Kansas governor requires masks to be worn in public, at work
Kansas Democratic Gov. Laura Kelly has mandated a residents to wear masks in public places as of Thursday. Kelly included residents to excercise the mandate in their workplaces. The order has provoked a backlash from the Republican-controlled Legislature even though enforcement is expected to be lax.
Kelly issued the mandate after Kansas saw a surge in reported coronavirus cases following her decision to lift statewide restrictions on businesses and public gatherings May 26. She left the rules to the state’s 105 counties after weeks of complaints from Republican lawmakers that she was moving too slowly to reopen the economy. The new mask requirement will take effect at 12:01 a.m. Friday.
Kansas residents are required to wear masks in indoor public spaces, while seeking health care or using public transportation. It also says people must wear them outdoors in public when they can’t remain at least 6 feet (1.8 meters) from others. Business employees are required to wear masks in places frequented by the public, even if members of the public are not present, or if they prepare food.
Thesw rules exclude children under 6, the deaf, or people with medical conditions that make breathing through a mask difficult or that would prevent them from removing a mask without assistance. The rule also doesn’t apply to the Legislature’s meetings or to court proceedings.
“All of us want to return to our normal lives and routines,” Kelly said in a statement. “Unfortunately, we have seen a spike in the number of COVID-19 cases, hospitalizations, and deaths across our state and our country. We must act.”
According to the latest reports, Kansas nearly 15,000 confirmed cases of Covid 19. The death toll since March has been reported as 272 COVID-19-related deaths as of Wednesday. Since Kelly lifted statewide restrictions on businesses and public gatherings immediately after Memorial Day, Kansas has had 5,653 new confirmed COVID-19 cases, which amounted to a 61% increase, and 84 deaths — a 45% jump.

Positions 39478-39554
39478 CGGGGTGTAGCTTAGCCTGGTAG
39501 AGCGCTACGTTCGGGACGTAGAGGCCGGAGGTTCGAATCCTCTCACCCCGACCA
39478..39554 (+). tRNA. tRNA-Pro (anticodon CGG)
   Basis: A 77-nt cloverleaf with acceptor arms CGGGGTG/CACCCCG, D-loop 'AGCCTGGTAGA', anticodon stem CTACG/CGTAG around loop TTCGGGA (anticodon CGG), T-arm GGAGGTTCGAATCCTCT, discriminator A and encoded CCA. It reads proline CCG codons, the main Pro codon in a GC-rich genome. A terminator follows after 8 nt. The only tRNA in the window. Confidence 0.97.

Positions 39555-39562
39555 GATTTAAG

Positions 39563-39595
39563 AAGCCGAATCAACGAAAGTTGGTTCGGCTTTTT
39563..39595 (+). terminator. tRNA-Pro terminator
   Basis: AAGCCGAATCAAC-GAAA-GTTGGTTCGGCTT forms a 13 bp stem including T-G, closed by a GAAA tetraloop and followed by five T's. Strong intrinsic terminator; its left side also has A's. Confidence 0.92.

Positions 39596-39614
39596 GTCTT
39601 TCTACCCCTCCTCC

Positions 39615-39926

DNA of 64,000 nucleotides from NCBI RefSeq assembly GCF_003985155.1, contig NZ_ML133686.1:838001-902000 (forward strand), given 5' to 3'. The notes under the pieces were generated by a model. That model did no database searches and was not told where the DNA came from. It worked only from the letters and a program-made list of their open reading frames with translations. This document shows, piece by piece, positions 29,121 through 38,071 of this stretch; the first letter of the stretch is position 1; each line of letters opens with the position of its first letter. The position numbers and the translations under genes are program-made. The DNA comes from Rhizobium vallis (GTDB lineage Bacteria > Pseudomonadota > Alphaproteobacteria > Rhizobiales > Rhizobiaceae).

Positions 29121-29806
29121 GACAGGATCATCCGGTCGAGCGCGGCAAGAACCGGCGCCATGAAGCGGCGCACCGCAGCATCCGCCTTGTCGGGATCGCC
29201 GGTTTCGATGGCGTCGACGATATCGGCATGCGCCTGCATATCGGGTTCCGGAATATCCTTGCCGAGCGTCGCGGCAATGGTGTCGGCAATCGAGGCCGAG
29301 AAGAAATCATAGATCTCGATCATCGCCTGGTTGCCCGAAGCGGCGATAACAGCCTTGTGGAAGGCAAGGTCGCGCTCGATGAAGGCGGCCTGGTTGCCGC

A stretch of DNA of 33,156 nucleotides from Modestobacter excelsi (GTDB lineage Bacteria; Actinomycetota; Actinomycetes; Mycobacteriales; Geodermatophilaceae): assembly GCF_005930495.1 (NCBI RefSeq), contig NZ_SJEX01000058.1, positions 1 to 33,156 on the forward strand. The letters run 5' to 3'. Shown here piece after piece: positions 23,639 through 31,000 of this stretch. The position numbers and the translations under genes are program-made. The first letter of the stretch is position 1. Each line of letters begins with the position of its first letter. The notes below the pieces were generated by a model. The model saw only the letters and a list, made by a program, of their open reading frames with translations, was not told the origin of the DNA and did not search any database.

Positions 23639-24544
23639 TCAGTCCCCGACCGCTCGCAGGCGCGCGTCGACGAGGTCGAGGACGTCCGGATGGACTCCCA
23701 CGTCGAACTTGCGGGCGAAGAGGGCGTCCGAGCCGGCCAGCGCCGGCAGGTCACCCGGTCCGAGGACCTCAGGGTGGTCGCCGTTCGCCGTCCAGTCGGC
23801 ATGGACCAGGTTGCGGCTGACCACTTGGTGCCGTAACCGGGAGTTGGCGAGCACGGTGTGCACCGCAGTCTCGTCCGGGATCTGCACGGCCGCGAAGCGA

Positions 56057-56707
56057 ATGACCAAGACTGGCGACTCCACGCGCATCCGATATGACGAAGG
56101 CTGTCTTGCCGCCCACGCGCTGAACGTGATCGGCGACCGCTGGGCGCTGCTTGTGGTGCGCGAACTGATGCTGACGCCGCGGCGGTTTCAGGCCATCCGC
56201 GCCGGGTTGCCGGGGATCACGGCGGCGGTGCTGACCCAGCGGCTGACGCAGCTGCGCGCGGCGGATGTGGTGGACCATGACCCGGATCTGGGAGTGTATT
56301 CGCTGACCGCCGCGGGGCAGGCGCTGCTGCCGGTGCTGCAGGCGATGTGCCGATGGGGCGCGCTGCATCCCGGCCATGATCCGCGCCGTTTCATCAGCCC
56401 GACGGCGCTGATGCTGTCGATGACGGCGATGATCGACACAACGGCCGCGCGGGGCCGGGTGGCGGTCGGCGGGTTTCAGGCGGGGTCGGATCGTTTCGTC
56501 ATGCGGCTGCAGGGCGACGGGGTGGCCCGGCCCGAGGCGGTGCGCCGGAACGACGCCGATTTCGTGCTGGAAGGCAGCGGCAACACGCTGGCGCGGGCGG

Republicans have already been opposed to Kelly’s plans to issue the order, arguing that it will sow confusion. A new pandemic law that took effect in June, resulting from a compromise between her and lawmakers, allows counties to opt out of the governor’s health orders, and even if they don’t, local officials in many places are not expected to vigorously enforce a mask requirement.
Kelly planned to meet with legislative leaders Thursday afternoon to review the order. They don’t have the power to block it.
Wyandotte County in the Kansas City area and Douglas County in northeastern Kansas, which is home to the main University of Kansas campus, already require masks. Wyandotte County had nearly 2,400 reported coronavirus cases as of Wednesday, the most of any county in the state.
The health officer in Douglas County also ordered bars there closed for two weeks, starting Friday, after reported COVID-19 cases more than doubled in the last two weeks, from 85 to 188 as of Wednesday.
Kelly’s health secretary, Dr. Lee Norman, predicted Wednesday that the state will face steeper increases in coronavirus cases and suggested that it blew its chance for a summer respite from the pandemic by reopening its economy too quickly. He also said Kansas is not “anywhere close” to the end of the first wave of the pandemic.
Source JOHN HANNA AP Political Writer
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